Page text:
The Party of the Circumcision (Phil. 3:2)
“Beware of dogs, beware of evil workers, beware of the mutilation!” The NASB says, “. . . beware of the false circumcision.” Vine says this expression comes from the Greek katatome meaning concision or mutilation. It is understood that Paul was making reference to the Judaizing teachers who bound circumcision and other particulars of the Old Law. We know that was their teaching and no doubt the brethren in Philippi did as well. This does not, however, change the fact that Paul exposed this group of teachers to the Philippians alone without mentioning their error.
Nicolaitans (Rev. 2:15)
The final example we wish to look at is the Apostle John where he warns the church at Pergamum concerning the Nicolaitans whose teaching was held by some of the members there. Who was this group of teachers and what did they teach? I have an idea. Many faithful brethren have varying ideas, and no doubt you do as well. Who is correct? Since there is no other mention of this group outside of history and tradition, and since John named not the error but only the group, it is impossible for us to ascertain exactly what they taught. Because John named not the doctrine of this group but the group itself, he made evident the fact that certain situations call for the exposure of the teacher without mentioning the error, with the goal of the saving of souls in mind.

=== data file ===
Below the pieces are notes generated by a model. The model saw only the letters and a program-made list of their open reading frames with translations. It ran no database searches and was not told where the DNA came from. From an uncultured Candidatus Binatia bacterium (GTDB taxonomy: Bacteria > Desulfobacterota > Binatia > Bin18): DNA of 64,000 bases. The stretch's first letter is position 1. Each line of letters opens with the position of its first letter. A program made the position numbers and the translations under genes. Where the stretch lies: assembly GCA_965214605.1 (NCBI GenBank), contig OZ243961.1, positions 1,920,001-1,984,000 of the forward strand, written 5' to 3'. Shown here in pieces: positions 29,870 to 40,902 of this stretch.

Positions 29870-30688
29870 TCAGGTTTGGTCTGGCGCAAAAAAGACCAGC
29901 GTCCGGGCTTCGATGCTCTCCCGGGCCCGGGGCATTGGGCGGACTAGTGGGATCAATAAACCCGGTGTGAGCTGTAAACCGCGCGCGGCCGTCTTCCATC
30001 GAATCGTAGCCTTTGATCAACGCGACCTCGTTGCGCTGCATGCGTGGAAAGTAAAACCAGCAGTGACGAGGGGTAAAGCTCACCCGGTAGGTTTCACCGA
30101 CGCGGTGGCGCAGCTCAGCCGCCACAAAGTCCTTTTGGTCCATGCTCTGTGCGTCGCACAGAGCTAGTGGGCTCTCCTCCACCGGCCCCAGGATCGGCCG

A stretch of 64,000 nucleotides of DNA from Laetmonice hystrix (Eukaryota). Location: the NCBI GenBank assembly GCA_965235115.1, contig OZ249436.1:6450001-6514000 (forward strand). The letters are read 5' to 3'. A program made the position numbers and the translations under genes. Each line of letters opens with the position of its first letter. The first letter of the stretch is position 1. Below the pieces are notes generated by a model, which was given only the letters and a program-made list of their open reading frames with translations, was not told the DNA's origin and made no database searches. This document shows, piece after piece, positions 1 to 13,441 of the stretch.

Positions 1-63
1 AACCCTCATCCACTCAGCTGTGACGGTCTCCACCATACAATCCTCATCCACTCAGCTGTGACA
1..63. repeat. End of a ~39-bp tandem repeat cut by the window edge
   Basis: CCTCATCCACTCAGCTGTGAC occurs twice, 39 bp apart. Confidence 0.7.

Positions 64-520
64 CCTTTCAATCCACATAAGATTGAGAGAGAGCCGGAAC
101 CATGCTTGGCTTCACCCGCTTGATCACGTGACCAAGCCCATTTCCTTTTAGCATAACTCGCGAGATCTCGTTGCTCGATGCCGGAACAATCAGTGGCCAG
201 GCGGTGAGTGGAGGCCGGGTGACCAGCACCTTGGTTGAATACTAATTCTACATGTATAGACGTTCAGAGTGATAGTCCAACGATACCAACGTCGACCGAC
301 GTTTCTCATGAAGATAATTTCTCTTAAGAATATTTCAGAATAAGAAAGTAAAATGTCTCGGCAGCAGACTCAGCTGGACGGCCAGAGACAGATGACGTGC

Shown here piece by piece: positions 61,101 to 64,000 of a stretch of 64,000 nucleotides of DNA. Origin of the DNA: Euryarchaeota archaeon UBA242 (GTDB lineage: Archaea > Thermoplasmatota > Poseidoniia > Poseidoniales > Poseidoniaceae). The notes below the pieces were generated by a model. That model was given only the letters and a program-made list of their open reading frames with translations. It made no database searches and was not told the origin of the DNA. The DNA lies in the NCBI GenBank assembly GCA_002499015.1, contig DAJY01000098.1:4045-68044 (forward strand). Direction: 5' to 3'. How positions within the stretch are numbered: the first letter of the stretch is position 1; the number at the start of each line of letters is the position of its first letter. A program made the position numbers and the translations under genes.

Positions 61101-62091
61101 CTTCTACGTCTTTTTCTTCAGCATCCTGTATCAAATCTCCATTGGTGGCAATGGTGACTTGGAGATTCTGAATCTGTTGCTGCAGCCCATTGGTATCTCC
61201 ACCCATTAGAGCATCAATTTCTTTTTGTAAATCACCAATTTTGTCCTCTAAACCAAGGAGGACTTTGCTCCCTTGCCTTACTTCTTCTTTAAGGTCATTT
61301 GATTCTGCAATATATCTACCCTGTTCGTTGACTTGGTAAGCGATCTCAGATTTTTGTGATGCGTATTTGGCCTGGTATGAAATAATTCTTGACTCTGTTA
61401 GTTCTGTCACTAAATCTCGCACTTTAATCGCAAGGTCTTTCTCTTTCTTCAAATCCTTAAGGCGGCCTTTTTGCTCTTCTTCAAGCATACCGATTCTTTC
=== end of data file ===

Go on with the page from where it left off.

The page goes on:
While the Scriptures teach us to expose teachers of darkness and their error, let us not lose sight that it also teaches us to speak “the truth in love,” letting our “speech always be with grace, seasoned with salt that you may know how you ought to answer each one” and to “become all things to all men that I might by all means save some” (Eph. 4:15; Col. 4:6; 1 Cor. 9:26). Though the mockers may scoff and the heathen may rail, let us continue to expose that which is wrong in the hopes of snatching but one from the fire which will burn with an eternal fervor.
2520 Tallapoosa St., Notasulga, Alabama 36866